June 2020
Volume 61, Issue 7
Free
ARVO Annual Meeting Abstract  |   June 2020
Myopia in juvenile tree shrews born and raised in total darkness
Author Affiliations & Notes
  • Thomas T Norton
    Department of Optometry and Vision Science, University of Alabama at Birmingham, Birmingham, Alabama, United States
  • Alexander H. Ward
    Department of Optometry and Vision Science, University of Alabama at Birmingham, Birmingham, Alabama, United States
  • Regina Rab
    Department of Optometry and Vision Science, University of Alabama at Birmingham, Birmingham, Alabama, United States
  • Footnotes
    Commercial Relationships   Thomas Norton, None; Alexander Ward, None; Regina Rab, None
  • Footnotes
    Support  NIH R01 EY005922; R01 EY0028578; P30 EY003039
Investigative Ophthalmology & Visual Science June 2020, Vol.61, 3408. doi:
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      Thomas T Norton, Alexander H. Ward, Regina Rab; Myopia in juvenile tree shrews born and raised in total darkness. Invest. Ophthalmol. Vis. Sci. 2020;61(7):3408.

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      © ARVO (1962-2015); The Authors (2016-present)

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Abstract

Purpose : To learn if juvenile shrews that never experienced light develop myopia as do tree shrews raised in light and then placed in darkness (Amedo et al., IOVS 2006).

Methods : Two pregnant northern tree shrews (Tupaia belangeri) were placed in total darkness (a darkroom with a rotating light-tight door) shortly before each delivered three pups. The animals were observed at least twice per day with an infrared viewer and infrared LED flashlight. The mothers ate and drank water normally. The day of eye opening was determined by daily examination of the pups using the infrared viewer so that “days after eye opening (DAEO)”, comparable to “days of visual experience (DVE)” in colony-raised animals could be determined. Refractive state (Nidek autorefractor, mean of right and left eyes) was measured in a darkened room (litter #1 at 21 DAEO, litter #2 at 24). Ocular component dimensions (Lenstar optical biometer) were then measured in dim lighting (litter #1 at 23 DAEO, litter #2 at 25). These values were compared with a group of 7 animals raised in colony light (Gawne et al., Optom Vis Sci 2018).

Results : All six dark-reared animals were more myopic than the colony-raised animals (Fig. 1A, mean ± SEM, litter #1, –2.4 ± 0.7 D; litter #2, −5.7 ± 0.2 D). At 24 DVE, colony-raised tree shrews at 24 DVE were slightly hyperopic (1.3 ± 0.4 D). Vitreous chamber depth in the dark-reared animals (Fig. 1B, litter #1, 2.98 ± 0.02 mm; litter #2, 2.99 ± 0.01 mm) was larger than any of the colony-raised animals (2.80 ± 0.03 mm). Subsequent measures with cycloplegia (tropicamide or atropine) confirmed the results. Other ocular component dimensions were similar to those of the colony-raised group. Four animals exhibited slowed recovery toward emmetropia.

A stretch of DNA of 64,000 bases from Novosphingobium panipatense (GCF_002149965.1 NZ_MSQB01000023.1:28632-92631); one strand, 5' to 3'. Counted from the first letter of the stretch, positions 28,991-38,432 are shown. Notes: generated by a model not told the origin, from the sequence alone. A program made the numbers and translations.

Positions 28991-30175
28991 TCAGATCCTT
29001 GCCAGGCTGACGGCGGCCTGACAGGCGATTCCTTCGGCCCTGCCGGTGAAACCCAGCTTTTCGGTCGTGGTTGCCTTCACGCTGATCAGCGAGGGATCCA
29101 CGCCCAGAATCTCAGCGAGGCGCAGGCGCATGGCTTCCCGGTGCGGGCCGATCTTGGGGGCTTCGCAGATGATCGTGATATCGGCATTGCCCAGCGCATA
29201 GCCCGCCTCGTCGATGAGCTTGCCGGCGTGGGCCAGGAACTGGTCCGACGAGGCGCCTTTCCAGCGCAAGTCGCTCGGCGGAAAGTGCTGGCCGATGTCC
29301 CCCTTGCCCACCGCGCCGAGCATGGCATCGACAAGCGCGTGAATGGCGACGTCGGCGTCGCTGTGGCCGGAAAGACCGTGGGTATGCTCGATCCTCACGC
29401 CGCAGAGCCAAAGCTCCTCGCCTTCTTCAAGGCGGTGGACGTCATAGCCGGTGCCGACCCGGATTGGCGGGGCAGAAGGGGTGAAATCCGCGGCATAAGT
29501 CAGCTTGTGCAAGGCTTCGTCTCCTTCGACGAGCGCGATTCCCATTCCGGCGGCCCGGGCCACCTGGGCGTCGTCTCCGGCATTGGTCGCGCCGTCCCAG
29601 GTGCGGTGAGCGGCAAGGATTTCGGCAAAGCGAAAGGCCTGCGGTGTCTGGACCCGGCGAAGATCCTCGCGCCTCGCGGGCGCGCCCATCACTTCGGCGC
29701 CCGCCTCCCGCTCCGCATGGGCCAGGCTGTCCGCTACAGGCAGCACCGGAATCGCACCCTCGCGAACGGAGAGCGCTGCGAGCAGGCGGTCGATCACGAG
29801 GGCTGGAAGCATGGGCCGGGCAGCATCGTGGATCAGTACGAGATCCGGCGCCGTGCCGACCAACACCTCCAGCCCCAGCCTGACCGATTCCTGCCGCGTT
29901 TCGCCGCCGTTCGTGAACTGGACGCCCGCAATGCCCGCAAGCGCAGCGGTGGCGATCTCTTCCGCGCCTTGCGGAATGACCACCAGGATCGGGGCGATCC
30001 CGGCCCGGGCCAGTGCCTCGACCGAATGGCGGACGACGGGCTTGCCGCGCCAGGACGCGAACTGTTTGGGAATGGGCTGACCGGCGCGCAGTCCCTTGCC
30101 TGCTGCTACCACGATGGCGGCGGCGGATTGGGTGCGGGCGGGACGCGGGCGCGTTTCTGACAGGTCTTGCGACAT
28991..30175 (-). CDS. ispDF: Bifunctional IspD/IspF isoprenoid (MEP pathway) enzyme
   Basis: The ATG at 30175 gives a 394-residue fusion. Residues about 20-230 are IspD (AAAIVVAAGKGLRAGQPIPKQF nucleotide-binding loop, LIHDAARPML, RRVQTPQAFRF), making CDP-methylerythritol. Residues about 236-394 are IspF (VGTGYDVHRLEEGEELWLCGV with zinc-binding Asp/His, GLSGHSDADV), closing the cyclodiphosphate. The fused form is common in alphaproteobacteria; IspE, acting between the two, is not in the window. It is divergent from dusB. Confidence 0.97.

Conclusions : In a lighted environment, the emmetropization mechanism uses the initial hyperopic defocus of young tree shrews to guide axial elongation, establishing and maintaining emmetropia. Darkness removes the defocus information needed to slow axial elongation at emmetropia, resulting in elongated, myopic eyes. Prior exposure to a visual environment is not needed for dark treatment to have a myopiagenic effect.

This is a 2020 ARVO Annual Meeting abstract.

 

Fig. 1. A: Daily refractions of individual colony-reared tree shrew and the refractions measured in the six animals born and raised in darkness. B: Vitreous chamber depth of the colony- and five dark-reared animals.

Fig. 1. A: Daily refractions of individual colony-reared tree shrew and the refractions measured in the six animals born and raised in darkness. B: Vitreous chamber depth of the colony- and five dark-reared animals.

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